I have to say, I literally read this book from cover to cover in one sitting. It was that interesting. I loved the eerie creepy sensations you got while reading as Lia discovers more behind Alice’s malicious actions, and the paranormal aspects of the book really enhanced the dark creepy theme that dominates throughout the storyline.
Despite the usual cliche of sister vs sister (with twins to add) I thought the main idea behind the storyline was really good and it does differ somewhat from the usual battle of the sisters plots. What’s also nice to see is the addition of a historical fiction setting – which I personally like as it’s one of my favorite genres to read.
Lia and Alice are great characters and perfect opposites. Alice is just filled with evil that you can’t help but just hate her for her action and behavior. When things come to a climax towards the end of the novel (involving the twins’ brother Henry) I almost wanted to jump in and intercept Alice. I hated her for what she did. She’s just awful overall!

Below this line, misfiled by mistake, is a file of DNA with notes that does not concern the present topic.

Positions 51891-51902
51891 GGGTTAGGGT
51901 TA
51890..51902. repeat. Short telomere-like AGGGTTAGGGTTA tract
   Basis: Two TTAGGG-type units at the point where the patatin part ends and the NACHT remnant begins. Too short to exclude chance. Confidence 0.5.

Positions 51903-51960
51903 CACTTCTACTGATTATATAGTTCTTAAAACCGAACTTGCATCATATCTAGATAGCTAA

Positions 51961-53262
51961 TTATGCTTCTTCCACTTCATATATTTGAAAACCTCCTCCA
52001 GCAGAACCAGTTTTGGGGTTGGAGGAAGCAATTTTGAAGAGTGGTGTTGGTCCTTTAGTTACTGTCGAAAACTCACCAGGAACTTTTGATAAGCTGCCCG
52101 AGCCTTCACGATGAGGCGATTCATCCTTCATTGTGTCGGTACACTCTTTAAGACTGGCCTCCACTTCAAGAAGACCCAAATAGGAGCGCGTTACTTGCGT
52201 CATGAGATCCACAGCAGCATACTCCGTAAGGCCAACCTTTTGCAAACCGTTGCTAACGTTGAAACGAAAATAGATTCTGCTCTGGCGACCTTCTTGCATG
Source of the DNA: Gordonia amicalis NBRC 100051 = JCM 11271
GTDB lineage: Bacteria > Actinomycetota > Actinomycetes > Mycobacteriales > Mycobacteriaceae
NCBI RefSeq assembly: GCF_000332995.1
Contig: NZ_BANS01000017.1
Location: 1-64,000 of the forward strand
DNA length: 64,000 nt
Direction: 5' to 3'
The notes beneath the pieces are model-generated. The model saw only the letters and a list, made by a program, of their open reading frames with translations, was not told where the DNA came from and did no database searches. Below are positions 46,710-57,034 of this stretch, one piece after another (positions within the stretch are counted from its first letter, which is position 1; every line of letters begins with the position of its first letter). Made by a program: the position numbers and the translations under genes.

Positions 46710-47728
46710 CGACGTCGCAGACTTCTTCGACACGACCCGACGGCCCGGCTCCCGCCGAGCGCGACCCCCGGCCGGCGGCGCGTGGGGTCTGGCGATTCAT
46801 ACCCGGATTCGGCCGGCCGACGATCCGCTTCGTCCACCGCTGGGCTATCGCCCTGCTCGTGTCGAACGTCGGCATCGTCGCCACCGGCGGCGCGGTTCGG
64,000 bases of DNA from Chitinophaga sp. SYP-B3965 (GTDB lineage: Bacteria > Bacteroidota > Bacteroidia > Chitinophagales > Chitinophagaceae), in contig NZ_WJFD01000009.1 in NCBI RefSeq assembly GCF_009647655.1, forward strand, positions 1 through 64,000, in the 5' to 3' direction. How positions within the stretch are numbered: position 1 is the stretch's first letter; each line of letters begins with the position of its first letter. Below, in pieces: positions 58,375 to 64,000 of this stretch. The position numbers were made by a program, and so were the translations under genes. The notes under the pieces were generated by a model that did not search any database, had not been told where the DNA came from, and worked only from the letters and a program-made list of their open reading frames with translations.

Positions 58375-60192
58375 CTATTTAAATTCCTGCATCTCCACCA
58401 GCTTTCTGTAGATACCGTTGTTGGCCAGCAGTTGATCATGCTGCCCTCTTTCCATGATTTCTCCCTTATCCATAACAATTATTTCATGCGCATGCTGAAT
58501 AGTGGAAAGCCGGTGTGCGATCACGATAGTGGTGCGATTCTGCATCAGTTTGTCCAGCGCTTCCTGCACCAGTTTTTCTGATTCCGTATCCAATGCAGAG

Although Lia might seem like the weaker one of the two, I can only hope she’ll get stronger later in the trilogy as it progresses. She’s got so much on her plate right now I’m hoping she doesn’t crack and become all emotional (like most main characters do in a series) later in the second or third book.
Despite a wonderful story, great characters, and an even paced plot, I can’t help but think there’s some similarities between this book and the Gemma Doyle series (by Libba Bray), but it’s not completely the same. If you’ve read both, then you just can’t help comparing the two. I can’t say yet which one I like better as I just started with this series.
However! if you liked the Gemma Doyle series, do pick this one up. It is worth the read and is a great book. The dark creepy theme and plot, a nicely developed cast of characters, and Alice becoming villain of the year gives the book a lot of substance to go through and will keep you interested until the end (which will make you want to get out and get the second book).
I give it 9.5 out of 10
Today’s question is: “What book-to-movie adaption have you most liked? Which have you disliked?”
Answer: The Harry Potter ones were pretty good! although a few of them sort of left out the good parts of the book (you can’t all be perfect). The worst book to movie for me was The Other Boleyn Girl. Seriously..that was so bad I was so happy I read the book first.
What about your answers?
If you’re from the Hop, hi! here have some apricot butterscotch scones!